Definition Series - Part 4: "Handgun"
by Kirk Lawson

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In our continuing series of definitions for the firearms community, we will look at the term "handgun." We know what a "gun" is, what a "rifle" is, and what a "shotgun" is, as well as "short-barreled" rifles and shotguns. How is that different from a "handgun?"

18 U.S.C. § 921. (a) (29) writes:
The term "handgun" means -
(A) a firearm which has a short stock and is designed to be held and fired by the use of a single hand; and
(B) any combination of parts from which a firearm described in subparagraph (A) can be assembled.
[ ref: of Federal Firearms Laws - 2010.pdf ]

So a "handgun" is a "gun" which is designed to be held and shot with one hand. If the gun is designed and intended to be shot with a two-handed grip, as is the standard for the "Modern Technique" of handgun use, is it still a "handgun?" Yes, it is still a handgun. The grip used does not necessarily change the intention of how the gun was designed. If the gun is designed to be fired with one hand, then it is a handgun. That technical definition covers a lot of really big guns as well as, according to the Bureau of Alcohol, Tobacco, Firearms, and Explosives, even accessories which are could be used in ways other than what the manufacturer intended such as a "stabilizing brace."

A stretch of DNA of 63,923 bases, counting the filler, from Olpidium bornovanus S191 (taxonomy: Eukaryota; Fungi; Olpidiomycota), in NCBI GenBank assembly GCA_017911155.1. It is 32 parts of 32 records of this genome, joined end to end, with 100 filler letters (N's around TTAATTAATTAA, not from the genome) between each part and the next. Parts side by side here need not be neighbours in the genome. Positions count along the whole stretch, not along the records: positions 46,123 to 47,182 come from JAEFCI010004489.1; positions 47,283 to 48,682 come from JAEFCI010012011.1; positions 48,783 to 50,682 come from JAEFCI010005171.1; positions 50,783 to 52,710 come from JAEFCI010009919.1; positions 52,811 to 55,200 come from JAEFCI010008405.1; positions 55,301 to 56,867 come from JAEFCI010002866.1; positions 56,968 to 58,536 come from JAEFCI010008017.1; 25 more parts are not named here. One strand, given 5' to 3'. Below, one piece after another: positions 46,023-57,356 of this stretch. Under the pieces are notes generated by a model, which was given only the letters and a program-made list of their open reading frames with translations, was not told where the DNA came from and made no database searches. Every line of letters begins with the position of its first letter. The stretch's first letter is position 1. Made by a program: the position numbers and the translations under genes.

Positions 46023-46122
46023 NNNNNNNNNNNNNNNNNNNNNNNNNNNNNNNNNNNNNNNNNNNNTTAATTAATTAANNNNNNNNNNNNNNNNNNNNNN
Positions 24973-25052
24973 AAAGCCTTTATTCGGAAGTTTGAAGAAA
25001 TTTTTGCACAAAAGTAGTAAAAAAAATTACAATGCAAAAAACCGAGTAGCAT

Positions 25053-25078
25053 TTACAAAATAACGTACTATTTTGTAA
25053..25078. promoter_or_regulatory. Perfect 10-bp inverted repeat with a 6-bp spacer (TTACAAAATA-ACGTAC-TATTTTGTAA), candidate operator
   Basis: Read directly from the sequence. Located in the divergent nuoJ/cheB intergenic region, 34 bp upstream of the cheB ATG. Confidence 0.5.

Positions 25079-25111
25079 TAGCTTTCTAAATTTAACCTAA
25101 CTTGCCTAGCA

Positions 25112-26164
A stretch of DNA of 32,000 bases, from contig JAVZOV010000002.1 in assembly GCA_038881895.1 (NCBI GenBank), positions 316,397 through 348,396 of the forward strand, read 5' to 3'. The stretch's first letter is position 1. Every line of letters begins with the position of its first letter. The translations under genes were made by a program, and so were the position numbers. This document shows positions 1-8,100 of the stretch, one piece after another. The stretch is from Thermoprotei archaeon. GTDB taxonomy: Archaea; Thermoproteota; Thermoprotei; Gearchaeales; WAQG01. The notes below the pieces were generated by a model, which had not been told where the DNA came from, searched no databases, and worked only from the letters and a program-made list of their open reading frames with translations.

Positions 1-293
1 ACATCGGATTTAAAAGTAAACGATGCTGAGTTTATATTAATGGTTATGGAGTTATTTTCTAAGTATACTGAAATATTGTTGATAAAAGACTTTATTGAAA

Interestingly, the law also defines a collection of parts which could be assembled into a handgun as legally a handgun. This has also been extended to parts which could be assembled into a short-barreled rifle or shotgun. Called "constructive intent" just having the parts laying around to build a short-barreled rifle or shotgun is the same thing to the Bureau as having a fully assembled item, which it wants you to already have a special permission slip (costing $200) for.

There are some special rules for building variation, but, in general, if you buy a "gun" from a federally licensed dealer (FFL) then they should lead you through all the right paperwork.